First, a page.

Selim I

From Academic Kids

Missing image
Selim I

Selim I (1465September 22, 1520; also known as "the Grim", nicknamed Yavuz, 'the Brave' in Turkish) was the sultan of the Ottoman Empire from 1512 to 1520.

He dethroned his father Beyazid II in 1512. Beyazid's death followed immediately afterwards.

He signalled his accession by putting his brothers and nephews to death. This was after the custom of his grandfather Fatih Mehmed II. There had been civil war between his father Beyazid and his uncle Cem, and between Selim himself and his brother Ahmed. Selim was determined not to have the same problems with his other brothers.

He attacked and destroyed the Mamluk Sultanate at the Battles of Marj Dabiq and al-Raydaniyya, which led to the annexation of Syria, Palestine and Egypt. He also extended Ottoman power to the holy cities of Mecca and Medina. When Egypt and her Arabian provinces were taken from the Mamluks, he announced himself to be the [Khadim ul Haremeyn] [The Servant of The Two Holy Shrines] instead of [Hakim ul Haremeyn] The Ruler of The Two Holy Shrines. The Shrines refer to the Great Mosque in Mecca and the Mosque of the Prophet in Medina. These are the holiest places in Islam. Like his grandfather Fatih, he also claimed to be the Caliph (in Arabic meaning "successor" of Muhammad); the "guardian of Islam", considered to be the chief civil and religious ruler of all Islam, both Shi'ite and Sunni. Selim determined on war with Persia, whose ruler Shah Ismail I claimed to be caliph as well. The campaign which followed was a triumph for Selim, whose firmness and courage overcame the pusillanimity and insubordination of the Janissaries, the household troops of the Ottoman dynasty.

After Selim became master of the holy cities of Islam and captured Egypt along with the person of Al-Mutawakkil III, the last Caliph of the Abbasid dynasty who resided there, Selim induced him to formally surrender the title of caliph as well as its outward emblems, the sword and the mantle of the prophet. After Selim's return from his Egyptian campaign, he was preparing an expedition against Rhodes when he was overtaken by sickness and died in the ninth year of his reign. He was about fifty-five years of age. He died from sirpence, a skin infection, which he developed during his eight year rule on horseback. He also was a poet and wrote with the nickname [mahla] Selimi In one of his poems, he wrote: the whole world does not form a sovereignty vast enough for one monarch.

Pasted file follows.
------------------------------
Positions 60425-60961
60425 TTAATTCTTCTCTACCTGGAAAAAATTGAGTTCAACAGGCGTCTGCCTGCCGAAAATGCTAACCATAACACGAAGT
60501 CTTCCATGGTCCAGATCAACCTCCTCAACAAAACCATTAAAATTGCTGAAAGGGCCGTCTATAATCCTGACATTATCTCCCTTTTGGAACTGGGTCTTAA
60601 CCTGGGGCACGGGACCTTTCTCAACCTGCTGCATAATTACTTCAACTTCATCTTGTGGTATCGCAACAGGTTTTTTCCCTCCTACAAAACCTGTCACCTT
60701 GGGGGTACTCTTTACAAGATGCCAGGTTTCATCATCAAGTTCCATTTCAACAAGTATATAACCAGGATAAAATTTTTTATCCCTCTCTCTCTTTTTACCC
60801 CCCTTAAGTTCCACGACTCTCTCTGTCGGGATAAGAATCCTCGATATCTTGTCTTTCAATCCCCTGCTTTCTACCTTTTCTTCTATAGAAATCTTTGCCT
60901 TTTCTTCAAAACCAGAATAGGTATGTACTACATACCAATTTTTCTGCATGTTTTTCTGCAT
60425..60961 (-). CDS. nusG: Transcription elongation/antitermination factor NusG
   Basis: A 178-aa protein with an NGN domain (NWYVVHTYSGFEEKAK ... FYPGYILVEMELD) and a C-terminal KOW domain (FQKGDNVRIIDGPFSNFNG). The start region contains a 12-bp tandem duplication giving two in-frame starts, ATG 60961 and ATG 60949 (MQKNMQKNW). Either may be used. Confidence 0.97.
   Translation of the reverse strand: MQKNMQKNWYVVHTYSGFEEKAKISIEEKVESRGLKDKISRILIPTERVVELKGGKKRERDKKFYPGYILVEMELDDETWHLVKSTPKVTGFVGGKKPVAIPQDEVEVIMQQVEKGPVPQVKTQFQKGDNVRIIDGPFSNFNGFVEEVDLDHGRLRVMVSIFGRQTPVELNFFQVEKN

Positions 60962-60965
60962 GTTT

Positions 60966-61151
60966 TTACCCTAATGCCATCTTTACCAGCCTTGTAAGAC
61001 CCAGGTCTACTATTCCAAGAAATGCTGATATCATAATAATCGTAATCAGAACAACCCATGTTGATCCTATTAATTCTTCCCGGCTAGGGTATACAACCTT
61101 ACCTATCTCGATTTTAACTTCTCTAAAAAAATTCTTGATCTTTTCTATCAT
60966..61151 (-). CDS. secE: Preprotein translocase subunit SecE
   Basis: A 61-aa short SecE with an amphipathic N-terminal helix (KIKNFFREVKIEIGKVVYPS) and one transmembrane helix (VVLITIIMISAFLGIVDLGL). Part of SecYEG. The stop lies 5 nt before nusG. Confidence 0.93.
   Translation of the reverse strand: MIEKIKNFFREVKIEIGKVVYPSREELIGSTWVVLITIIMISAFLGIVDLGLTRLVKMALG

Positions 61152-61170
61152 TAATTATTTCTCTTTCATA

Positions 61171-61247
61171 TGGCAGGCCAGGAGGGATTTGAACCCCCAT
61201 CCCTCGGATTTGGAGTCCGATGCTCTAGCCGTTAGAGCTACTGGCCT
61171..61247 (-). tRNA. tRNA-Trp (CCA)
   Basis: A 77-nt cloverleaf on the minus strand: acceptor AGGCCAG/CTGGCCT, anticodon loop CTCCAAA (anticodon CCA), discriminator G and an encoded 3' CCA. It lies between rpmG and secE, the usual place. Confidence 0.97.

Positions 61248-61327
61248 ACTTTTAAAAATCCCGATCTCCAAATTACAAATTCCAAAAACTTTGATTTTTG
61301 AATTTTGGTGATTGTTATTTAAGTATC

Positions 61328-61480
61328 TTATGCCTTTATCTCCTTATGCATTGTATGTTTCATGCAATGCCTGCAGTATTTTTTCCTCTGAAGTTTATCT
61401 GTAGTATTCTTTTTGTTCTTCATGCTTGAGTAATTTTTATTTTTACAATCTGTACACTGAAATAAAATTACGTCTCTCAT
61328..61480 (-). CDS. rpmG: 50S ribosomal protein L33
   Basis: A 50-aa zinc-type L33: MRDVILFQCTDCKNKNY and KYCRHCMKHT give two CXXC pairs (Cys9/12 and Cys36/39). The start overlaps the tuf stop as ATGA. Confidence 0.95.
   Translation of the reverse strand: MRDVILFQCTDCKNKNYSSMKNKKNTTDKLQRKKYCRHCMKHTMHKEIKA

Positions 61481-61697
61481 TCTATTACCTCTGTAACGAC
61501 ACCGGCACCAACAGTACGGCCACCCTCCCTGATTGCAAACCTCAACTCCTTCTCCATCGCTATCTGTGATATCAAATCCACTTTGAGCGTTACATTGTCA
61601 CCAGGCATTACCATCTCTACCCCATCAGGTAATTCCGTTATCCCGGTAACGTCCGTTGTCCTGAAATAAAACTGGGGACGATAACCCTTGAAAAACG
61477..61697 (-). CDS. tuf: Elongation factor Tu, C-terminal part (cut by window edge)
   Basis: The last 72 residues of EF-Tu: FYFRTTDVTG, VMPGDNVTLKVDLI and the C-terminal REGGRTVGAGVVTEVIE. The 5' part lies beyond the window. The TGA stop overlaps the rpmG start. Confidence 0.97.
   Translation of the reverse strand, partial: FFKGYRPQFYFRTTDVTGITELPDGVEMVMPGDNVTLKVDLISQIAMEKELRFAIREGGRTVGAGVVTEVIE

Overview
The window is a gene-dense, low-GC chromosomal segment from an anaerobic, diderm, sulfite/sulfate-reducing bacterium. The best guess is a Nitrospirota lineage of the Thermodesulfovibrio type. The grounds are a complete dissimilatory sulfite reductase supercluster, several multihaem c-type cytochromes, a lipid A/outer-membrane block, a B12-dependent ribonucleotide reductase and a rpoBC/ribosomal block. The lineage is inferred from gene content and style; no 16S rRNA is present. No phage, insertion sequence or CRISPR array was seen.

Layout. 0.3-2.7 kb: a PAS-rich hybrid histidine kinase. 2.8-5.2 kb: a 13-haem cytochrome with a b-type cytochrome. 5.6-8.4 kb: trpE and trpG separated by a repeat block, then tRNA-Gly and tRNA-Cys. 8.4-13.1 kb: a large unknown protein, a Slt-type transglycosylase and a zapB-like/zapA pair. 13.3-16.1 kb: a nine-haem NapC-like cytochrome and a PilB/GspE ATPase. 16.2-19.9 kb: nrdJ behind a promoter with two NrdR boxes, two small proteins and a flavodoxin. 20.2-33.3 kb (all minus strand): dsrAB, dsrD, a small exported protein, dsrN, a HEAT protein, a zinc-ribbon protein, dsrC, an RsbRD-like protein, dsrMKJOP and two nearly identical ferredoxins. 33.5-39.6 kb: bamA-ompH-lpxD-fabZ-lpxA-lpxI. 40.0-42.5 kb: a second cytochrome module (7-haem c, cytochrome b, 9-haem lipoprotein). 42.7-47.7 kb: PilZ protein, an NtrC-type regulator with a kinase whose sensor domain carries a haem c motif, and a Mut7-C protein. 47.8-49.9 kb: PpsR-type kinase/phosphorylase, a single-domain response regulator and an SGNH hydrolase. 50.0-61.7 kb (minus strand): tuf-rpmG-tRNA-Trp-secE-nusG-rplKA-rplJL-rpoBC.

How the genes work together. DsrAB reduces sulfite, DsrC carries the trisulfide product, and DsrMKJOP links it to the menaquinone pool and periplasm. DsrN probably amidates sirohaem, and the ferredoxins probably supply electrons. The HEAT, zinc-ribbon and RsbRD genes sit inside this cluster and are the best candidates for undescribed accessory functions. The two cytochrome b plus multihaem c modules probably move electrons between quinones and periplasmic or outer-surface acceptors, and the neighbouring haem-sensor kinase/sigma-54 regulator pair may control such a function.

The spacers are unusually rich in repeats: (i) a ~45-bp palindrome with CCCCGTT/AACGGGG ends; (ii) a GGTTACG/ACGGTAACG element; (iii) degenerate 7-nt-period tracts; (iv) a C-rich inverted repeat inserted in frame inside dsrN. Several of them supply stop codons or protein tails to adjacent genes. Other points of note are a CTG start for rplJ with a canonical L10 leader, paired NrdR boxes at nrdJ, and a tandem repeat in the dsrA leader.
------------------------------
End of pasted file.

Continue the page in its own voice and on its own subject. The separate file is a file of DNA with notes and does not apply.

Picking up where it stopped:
Preceded by:
Beyazid II
Ottoman Sultan Succeeded by:
Suleiman the Magnificent
de:Selim I.

fr:Selim Ier hu:I. Szelim ja:セリム1世


Academic Kids Menu

  • Art and Cultures
    • Art (
    • Architecture (
    • Cultures (
    • Music (
    • Musical Instruments (
  • Biographies (
  • Clipart (
  • Geography (
    • Countries of the World (
    • Maps (
    • Flags (
    • Continents (
  • History (
    • Ancient Civilizations (
    • Industrial Revolution (
    • Middle Ages (
    • Prehistory (
    • Renaissance (
    • Timelines (
    • United States (
    • Wars (
    • World History (
  • Human Body (
  • Mathematics (
  • Reference (
  • Science (
    • Animals (
    • Aviation (
    • Dinosaurs (
    • Earth (
    • Inventions (
    • Physical Science (
    • Plants (
    • Scientists (
  • Social Studies (
    • Anthropology (
    • Economics (
    • Government (
    • Religion (
    • Holidays (
  • Space and Astronomy
    • Solar System (
    • Planets (
  • Sports (
  • Timelines (
  • Weather (
  • US States (


  • Home Page (
  • Contact Us (

  • Clip Art (
Personal tools